Either way, it was evident to me with all the imagery of the cameras and similar that this encounter was important. Wil made this clear to the PCs with the subsequent loudspeaker basically saying “We’ve recorded what you did and what you look like!”. This is always important to communicate to your players that there might be consequences in future, especially after a major scene like the exploding trucks. It gives them an exciting expectation for what might be coming along in future and some foreshadowing.
I won’t go into too much description of the shopping, but I will say that Wil made Kiliel’s stealing of the dead bird from Chapter 2 really great and pay off hilariously. You’re just going have to watch it for yourself.
Lemley also used this time to ask about her own character and the locket that she had. What I want to focus on here is the physical roleplaying that Wil does, where instead of just going into a description of what the NPC thought of the locket he physically performed using his body. Picking up a pad and piece of paper, drawing the locket on it, the then used that as basically a prop to “perform” what the NPC was doing. Aside from being an excellent way to sell to your players that you’re “In character”, it also has a very tangible effect in making the players curious abut what the NPC is doing. The NPCs strange reaction at the end only added to the mystery of what the locket is about! Some kind of clue was given to Lemley, but he obviously isn’t quite ready to give the full purpose of it away just yet.
Again, I don’t want to go too much into a scene by scene description of everything happening here – but there is a lot you can learn about roleplaying from how Wil runs these scenes. All of the players get a moment to roleplay and just do things in the market that they want to do. This IMO is the best kind of roleplaying, where you just let the players do what they want to do and you go with whatever they suggest. There is no impending plot pressure or need to really advance the story, so taking the time in the game to do this can be really important. If you constantly push the players from one plot scene to another, which is fine if you are needing plot momentum/short on time, they will quickly become frustrated or they might feel like you are railroading them.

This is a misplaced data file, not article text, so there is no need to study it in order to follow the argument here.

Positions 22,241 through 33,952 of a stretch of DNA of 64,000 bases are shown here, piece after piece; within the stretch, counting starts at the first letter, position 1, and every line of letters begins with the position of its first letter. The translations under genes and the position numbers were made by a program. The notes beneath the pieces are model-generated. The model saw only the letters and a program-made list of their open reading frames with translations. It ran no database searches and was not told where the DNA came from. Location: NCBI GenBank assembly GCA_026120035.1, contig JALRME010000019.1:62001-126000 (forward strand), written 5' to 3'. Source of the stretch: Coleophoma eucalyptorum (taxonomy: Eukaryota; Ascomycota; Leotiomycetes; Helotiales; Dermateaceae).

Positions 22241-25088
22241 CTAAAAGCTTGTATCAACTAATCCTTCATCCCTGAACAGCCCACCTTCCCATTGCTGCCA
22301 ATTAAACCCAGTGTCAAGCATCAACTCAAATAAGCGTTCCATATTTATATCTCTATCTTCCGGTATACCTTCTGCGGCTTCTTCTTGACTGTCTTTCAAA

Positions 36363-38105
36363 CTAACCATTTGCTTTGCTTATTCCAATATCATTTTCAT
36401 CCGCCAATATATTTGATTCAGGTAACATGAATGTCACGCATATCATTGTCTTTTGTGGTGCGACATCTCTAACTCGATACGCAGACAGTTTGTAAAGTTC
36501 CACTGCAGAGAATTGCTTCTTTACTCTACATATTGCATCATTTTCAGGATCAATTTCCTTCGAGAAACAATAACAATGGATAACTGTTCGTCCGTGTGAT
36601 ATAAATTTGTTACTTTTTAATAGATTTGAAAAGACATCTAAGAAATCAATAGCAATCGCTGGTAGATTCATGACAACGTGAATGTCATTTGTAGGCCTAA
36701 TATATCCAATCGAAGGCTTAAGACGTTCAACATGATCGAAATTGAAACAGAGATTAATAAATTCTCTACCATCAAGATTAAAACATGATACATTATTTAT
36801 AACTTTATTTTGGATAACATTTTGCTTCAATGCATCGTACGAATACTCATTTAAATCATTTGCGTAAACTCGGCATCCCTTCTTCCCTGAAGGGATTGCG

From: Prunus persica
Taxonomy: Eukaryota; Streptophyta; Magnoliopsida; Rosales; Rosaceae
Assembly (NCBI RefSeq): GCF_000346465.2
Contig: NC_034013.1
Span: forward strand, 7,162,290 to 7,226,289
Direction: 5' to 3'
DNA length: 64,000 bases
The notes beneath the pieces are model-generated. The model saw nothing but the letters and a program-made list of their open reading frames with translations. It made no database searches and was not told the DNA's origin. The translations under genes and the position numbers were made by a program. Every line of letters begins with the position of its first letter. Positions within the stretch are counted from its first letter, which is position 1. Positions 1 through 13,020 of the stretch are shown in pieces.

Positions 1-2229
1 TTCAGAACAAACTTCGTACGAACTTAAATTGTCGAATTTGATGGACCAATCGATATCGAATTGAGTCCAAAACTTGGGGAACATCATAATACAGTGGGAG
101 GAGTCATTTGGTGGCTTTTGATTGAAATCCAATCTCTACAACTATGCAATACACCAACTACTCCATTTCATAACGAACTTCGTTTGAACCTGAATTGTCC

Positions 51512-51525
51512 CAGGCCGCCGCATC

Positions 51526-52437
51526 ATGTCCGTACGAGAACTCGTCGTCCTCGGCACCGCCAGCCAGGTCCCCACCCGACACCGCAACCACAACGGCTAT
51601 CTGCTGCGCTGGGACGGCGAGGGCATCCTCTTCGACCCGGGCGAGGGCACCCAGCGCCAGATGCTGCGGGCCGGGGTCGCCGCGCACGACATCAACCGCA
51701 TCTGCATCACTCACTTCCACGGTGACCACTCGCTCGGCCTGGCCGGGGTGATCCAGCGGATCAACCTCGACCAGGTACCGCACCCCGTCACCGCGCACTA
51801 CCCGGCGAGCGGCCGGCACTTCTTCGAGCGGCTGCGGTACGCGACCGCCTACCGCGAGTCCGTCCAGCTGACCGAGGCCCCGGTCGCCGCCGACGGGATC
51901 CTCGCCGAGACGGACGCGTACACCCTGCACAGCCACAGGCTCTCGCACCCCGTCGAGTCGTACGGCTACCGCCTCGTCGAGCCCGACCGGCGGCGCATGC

Don’t underestimate the importance of allowing the game to slow down and just give characters individual moments to roleplay!
None the less after shopping with its individual character moments we return to PLOT, with the players running into the shop the sage they are looking for runs. Lemley’s obsession with buying a strange beetle set the scene initially, especially the sage Varkyia (?) strange speech mannerisms and refusal to answer any questions straight up. Wil nicely tied this sage into the previous NPCs and experiences the PCs faced by showing she knew the Beer Baron. Then it was time to work out what this mysterious orb like artifact they had found was about. Interestingly it turned out to be hollow and have something strange inside of it.
If this was me, I’d be running in the opposite direction as fast as I possibly could. Nothing that is a strange magic artifact, with a hollow interior and something clearly inside could possibly be good…. right? Contrary to my expectations – I was betting on drooling tentacled monsters – there were some interesting and powerful glyphs inside of the orb. Even more conveniently, one for each of the different party members and apparently the characters were those who could make good use of each glyph. I suspect there is something a bit more to these glyphs than just a mechanical bonus to the players. Certainly very eager to find out!
Concluding this excellent chapter was the PCs discovering that their characters were being hunted by the authorities in the city for various crimes. “TERRORISTS” was being flashed up on the screens at this point and it was getting tense, with some civilians recognizing them. A certain familiar dwarf turning up right at the end of the chapter and then a mystery NPC telling them to follow ended this chapter off very nicely, with an excellently weighted cliffhanger.
Really intrigued to see how this continues to develop next week!